Scientists continue to celebrate the announcement Wednesday that in all probability, the long-sought Higgs boson - a.k.a. the “God particle” - has been detected at a European atom-smasher outside Geneva. For the physics community as a whole, it's a confirmation of its theories about why there is mass in the universe. For one particular physicist, it means that a payoff of rare chocolate coins is in the offing. In 2005, MIT physicists Frank Wilczek and Janet Conrad made a friendly wager.
June 27, 2012 | By Thomas H. Maugh II
Physicists at the Brookhaven National Laboratory have smashed gold ions together to produce a quark-gluon plasma like that which existed in the first instant after the Big Bang that created the universe, and in doing so have produced what Guinness World Records says is the highest man-made temperature ever, 7.2 trillion degrees. That is about 250,000 times hotter than the temperature at the core of the sun. Quarks are the elementary particles from which all other particles, including protons, neutrons and electrons, are made.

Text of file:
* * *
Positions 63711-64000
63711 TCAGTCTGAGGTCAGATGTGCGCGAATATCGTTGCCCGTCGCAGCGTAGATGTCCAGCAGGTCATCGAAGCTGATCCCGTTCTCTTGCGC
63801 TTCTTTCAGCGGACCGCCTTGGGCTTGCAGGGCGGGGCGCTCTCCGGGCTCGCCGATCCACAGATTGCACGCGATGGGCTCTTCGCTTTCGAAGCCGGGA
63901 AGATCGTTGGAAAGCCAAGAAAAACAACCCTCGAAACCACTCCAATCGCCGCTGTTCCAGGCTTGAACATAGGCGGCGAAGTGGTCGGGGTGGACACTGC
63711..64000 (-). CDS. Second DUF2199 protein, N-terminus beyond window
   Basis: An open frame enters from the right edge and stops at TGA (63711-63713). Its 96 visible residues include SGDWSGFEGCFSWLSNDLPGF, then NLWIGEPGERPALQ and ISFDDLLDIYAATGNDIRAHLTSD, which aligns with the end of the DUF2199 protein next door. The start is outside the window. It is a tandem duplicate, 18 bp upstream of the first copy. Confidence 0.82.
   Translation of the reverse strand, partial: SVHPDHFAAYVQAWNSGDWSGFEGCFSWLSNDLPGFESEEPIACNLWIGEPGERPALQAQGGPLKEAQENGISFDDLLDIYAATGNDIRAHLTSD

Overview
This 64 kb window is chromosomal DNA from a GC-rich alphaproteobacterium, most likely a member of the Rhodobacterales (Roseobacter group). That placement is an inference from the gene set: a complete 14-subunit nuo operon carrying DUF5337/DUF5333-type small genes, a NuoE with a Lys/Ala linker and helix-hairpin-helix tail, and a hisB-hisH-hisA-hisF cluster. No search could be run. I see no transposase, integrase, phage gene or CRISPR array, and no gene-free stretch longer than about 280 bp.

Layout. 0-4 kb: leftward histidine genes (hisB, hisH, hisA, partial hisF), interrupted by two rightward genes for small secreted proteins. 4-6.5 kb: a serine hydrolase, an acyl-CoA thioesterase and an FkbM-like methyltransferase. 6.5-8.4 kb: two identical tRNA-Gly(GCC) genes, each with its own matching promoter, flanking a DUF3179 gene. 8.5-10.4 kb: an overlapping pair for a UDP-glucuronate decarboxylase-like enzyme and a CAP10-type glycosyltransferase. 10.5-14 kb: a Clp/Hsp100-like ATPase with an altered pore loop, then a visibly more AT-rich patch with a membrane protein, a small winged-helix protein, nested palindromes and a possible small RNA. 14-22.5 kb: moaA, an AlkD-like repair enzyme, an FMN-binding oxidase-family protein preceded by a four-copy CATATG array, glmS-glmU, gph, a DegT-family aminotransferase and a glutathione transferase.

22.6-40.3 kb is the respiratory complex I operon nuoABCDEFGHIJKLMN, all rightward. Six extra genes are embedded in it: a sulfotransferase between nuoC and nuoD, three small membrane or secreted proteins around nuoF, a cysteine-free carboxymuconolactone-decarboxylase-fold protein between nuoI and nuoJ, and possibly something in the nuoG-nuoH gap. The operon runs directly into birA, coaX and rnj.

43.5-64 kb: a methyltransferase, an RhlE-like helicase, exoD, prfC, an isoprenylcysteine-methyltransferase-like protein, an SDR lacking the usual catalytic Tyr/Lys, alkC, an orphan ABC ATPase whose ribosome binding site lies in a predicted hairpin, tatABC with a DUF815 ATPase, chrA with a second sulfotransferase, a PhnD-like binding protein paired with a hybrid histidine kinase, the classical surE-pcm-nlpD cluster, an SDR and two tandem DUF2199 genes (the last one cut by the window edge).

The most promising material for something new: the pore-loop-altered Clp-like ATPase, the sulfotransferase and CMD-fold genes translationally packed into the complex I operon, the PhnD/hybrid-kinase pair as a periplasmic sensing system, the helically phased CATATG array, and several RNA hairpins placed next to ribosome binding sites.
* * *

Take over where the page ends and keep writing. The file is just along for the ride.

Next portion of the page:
March 14, 2012 | By Larry Gordon, Los Angeles Times
UC Berkeley Chancellor Robert J. Birgeneau, who has led the prestigious campus since 2004 through state budget cuts, Nobel Prizes and campus protests, announced Tuesday that he would step down Dec. 31. A Canadian-born physicist who is turning 70 this month, Birgeneau said he has stayed on the job longer than he originally anticipated because he wanted to leave the campus in stable financial shape. Although funding challenges remain, Birgeneau told reporters Tuesday that he "didn't want to step down until I was comfortable that we'd reached some kind of equilibrium with our budget.
February 22, 2012 | By Deborah Netburn